Kids can be cruel, and apparently that cruelty can contribute to children being less physically active.
According to a recent Reuters Health article -- study completed by Chad D. Jensen at Brigham Young University -- children with healthy weights who reported being teased during the first survey were more likely to be less active the next year. Overweight and obese children who reported teasing in year two were linked to less physical activity the same year.
However, obesity and extreme obesity among U.S. low-income, preschool-aged children went down for the first time in recent years.
CDC stats state that from 2003 to 2010 child obesity decreased from 15.21 percent to 14.94 percent. Extreme obesity decreased from 2.22 percent to 2.07 percent. Extreme obesity declined for all racial groups except for American Indians/Alaska Natives, and the largest decrease was among 2-year-old children and Asian/Pacific Islander children.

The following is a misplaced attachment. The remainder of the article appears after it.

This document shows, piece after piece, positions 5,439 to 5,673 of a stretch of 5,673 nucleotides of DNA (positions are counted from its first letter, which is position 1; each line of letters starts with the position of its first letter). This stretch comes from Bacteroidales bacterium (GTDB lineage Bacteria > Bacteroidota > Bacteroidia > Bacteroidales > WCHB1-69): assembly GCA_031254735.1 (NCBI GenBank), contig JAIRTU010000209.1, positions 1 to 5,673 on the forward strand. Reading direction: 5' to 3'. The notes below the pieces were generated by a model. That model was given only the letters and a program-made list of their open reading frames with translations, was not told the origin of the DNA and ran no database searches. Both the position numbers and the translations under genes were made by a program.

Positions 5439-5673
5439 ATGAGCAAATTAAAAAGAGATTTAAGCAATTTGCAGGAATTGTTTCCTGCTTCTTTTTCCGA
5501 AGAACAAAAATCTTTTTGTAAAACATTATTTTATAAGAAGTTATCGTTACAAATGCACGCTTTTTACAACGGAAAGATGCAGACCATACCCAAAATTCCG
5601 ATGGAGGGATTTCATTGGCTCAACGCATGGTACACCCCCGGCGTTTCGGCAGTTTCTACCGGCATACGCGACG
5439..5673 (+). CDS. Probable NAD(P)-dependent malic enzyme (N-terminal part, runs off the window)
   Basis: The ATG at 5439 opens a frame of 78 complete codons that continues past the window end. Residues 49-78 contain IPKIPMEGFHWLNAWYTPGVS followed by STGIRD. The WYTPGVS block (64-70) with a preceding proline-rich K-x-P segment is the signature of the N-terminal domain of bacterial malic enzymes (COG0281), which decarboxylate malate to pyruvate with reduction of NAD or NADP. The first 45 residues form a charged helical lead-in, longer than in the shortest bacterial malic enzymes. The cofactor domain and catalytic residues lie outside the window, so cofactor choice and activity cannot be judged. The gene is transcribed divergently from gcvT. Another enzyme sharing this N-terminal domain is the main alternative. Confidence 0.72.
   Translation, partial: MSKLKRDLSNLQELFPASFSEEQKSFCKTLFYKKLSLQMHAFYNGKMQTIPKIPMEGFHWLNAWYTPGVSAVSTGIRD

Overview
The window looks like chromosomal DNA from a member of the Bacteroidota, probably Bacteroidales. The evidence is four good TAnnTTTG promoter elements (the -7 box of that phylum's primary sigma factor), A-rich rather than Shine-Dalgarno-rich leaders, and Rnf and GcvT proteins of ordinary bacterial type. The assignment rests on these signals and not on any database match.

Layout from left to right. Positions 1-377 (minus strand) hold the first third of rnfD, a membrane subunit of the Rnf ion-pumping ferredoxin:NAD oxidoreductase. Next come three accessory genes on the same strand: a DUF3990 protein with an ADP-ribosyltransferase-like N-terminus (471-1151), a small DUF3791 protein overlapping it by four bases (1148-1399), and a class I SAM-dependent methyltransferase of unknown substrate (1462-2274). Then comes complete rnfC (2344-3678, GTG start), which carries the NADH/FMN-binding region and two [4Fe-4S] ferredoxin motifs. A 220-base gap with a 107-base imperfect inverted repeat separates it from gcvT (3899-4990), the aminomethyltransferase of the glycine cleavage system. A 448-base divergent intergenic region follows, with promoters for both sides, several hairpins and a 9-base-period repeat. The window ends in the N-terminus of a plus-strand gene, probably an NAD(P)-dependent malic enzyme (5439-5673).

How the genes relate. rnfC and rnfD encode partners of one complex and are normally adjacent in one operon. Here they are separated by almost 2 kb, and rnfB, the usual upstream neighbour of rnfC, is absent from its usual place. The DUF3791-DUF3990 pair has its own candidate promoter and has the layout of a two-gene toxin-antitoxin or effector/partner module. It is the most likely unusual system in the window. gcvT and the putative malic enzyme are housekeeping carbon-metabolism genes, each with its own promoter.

In Illinois, the obesity rates for children ages 2 to almost 5 were 15.3 percent overweight and 14.6 percent obese. For high-school teenagers, the rates were 15.5 percent overweight and 11.9 percent obese.
Expanding a child's social circle with sleepovers and after-school activities were two suggestions to combat teasing, in the Reuters Health post, but what happens when overweight or obese kids are too afraid to be physically active around each other for the same reasons?
While anti-bullying campaigns are up to both the school and the parents, check out the related photo gallery for ideas for parents to team up with their children to maintain a healthy weight right now regardless of what their peers are doing.
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